Every month on the 28th we celebrate the career of Blackhawks legend Steve Larmer (#Retire28). He should be in the Hockey Hall of Fame and his number should have been retired years ago by the Chicago Blackhawks. My hope is that, someday, the committee that selects inductees for the Hockey Hall of Fame in Toronto does the right thing and recognizes what Larmer brought to the table and puts him in his rightful place among the game’s all-time greats.
When I look back at Larmer’s career, he was a goal-scoring phenom. Some people will say his numbers need to be considered against the generation of players against whom he played, so let’s do that.
From the first full year Larmer joined the Blackhawks (1982-83 during which he won the Calder Trophy as the league’s rookie of the year) through his final full season with the Rangers (1993-94), Larmer scored 427 goals. When we limit stats to that window of time, Larmer ranks tenth in the NHL. The nine in front of him:
- Wayne Gretzky — 609
- Mike Gartner — 498
- Mario Lemieux — 494
- Jari Kurri — 491
- Steve Yzerman — 469
- Michel Goulet — 452
- Joe Mullen — 446
- Dino Ciccarelli — 440
- Dale Hawerchuk — 439
What do these nine players share in common? They’ve all been inducted into the Hockey Hall of Fame.
Larmer’s 56 game-winning goals in that timeframe are tied for sixth with Stephane Richer and Goulet, one behind Gretzky. Glenn Anderson (a Hall of Famer) ranks first, followed by Mullen, Gartner, Kuri and Gretzky.
He was great in all situations. His 159 power play goals rank sixth in that timeframe. Larmer also ranks 14th in that window of seasons with 23 short-handed goals. And his 54 short-handed points ranks seventh. No player from that window of time had that combination of short-handed and power play goals.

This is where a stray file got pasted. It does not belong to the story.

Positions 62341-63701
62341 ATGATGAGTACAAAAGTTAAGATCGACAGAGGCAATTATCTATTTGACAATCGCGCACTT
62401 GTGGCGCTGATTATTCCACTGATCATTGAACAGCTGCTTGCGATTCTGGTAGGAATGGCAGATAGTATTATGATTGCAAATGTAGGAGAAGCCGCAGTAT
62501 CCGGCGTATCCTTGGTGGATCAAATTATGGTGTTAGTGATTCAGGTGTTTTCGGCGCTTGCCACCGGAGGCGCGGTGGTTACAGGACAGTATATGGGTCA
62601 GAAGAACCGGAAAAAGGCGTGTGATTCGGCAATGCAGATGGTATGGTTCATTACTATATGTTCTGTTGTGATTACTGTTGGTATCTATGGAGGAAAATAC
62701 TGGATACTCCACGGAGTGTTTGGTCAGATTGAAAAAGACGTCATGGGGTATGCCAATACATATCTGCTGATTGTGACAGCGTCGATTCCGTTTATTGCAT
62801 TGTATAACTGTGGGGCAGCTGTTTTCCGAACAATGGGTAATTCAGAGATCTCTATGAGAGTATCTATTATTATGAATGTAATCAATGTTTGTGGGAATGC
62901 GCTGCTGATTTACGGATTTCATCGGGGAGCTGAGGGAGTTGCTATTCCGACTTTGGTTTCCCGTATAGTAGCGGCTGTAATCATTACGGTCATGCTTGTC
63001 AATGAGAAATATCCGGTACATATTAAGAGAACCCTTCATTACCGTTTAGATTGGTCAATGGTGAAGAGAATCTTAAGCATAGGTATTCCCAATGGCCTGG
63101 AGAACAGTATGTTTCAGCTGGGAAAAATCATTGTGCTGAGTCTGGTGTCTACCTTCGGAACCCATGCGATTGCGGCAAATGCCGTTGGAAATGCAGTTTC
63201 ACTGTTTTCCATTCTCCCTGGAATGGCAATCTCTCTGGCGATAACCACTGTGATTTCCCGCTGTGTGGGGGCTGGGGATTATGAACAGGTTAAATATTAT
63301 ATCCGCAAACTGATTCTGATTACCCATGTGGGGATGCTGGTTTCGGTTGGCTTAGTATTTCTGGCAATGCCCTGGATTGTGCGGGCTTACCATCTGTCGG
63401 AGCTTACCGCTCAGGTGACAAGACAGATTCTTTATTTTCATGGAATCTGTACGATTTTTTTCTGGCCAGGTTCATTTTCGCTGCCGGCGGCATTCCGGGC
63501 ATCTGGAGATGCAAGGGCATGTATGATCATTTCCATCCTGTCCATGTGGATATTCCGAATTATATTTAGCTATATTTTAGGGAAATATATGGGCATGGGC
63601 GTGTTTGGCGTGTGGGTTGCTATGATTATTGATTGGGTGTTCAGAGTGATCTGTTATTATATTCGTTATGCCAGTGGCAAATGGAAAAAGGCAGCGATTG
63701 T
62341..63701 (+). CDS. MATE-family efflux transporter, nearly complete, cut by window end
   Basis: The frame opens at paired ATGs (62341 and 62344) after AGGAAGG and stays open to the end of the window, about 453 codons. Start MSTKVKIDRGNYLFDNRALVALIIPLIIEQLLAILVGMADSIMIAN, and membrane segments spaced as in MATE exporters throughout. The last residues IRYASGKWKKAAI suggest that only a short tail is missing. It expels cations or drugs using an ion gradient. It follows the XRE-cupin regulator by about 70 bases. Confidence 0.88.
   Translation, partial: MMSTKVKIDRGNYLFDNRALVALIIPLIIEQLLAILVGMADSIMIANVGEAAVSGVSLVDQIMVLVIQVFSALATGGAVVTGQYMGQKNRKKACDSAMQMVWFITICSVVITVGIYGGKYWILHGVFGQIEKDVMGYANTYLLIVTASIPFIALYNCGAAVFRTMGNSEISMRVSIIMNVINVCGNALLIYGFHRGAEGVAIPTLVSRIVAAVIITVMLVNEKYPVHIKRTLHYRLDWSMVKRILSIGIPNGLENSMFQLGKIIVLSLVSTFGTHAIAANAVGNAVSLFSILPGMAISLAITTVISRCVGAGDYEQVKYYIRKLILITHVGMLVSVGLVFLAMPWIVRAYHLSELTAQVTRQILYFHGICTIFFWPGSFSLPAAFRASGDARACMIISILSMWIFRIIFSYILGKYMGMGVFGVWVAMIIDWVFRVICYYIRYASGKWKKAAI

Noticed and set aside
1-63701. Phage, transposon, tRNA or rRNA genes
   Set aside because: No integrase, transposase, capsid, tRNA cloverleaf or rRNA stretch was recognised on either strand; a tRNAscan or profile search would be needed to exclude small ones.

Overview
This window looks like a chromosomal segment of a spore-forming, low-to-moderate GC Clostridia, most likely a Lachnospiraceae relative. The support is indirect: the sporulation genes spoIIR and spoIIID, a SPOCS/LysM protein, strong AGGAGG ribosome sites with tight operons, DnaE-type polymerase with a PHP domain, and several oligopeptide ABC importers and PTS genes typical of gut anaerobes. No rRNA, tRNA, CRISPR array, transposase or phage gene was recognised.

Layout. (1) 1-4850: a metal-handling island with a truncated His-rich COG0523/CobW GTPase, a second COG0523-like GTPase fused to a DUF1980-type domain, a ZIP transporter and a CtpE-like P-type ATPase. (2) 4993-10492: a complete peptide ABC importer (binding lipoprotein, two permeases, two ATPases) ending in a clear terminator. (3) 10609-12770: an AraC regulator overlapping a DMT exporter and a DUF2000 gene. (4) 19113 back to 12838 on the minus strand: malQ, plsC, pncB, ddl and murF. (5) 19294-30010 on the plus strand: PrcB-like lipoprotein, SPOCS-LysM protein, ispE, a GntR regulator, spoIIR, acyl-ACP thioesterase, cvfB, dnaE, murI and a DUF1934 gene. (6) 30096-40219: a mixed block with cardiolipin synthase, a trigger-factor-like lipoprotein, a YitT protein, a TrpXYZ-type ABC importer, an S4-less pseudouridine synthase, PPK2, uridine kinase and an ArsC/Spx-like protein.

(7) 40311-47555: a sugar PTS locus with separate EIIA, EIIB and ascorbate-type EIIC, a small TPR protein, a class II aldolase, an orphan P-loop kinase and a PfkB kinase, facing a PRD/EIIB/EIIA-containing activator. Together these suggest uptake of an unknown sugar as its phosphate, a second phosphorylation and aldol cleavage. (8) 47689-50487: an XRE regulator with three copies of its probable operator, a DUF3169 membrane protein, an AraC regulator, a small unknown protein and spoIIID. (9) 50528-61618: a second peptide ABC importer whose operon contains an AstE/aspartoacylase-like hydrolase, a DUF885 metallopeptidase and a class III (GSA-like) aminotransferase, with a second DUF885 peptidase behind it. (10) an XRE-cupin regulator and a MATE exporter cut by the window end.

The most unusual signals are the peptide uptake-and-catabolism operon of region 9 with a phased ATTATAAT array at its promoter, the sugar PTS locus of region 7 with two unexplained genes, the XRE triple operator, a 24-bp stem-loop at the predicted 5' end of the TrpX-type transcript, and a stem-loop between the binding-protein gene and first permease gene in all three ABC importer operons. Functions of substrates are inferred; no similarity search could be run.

In 1987-88 Larmer had 11 short-handed points (including 7 short-handed goals). During the window of seasons we’re using, there were only 24 individual seasons in which a player had 11 short-handed points. And those instances came from an elite group of players: Gretzky (5 times), Mark Messier (4 times) and Lemieux (twice) were almost half of the total seasons. Some others: Sergei Federov, Yzerman, Paul Coffey, Denis Savard and Kurri are all in the Hall of Fame as well.
Only 19 players in that time window averaged a full point-per-game in at least 700 regular season games played. Of the other 18, all but one — Bernie Nicholls — has been inducted into the Hockey Hall of Fame.
He was a complete hockey player. He produced offense whether his team was on the power play or short-handed. And he made it count. If we’re comparing Larmer to his contemporaries, it’s clear that he should have been inducted into the Hall years ago.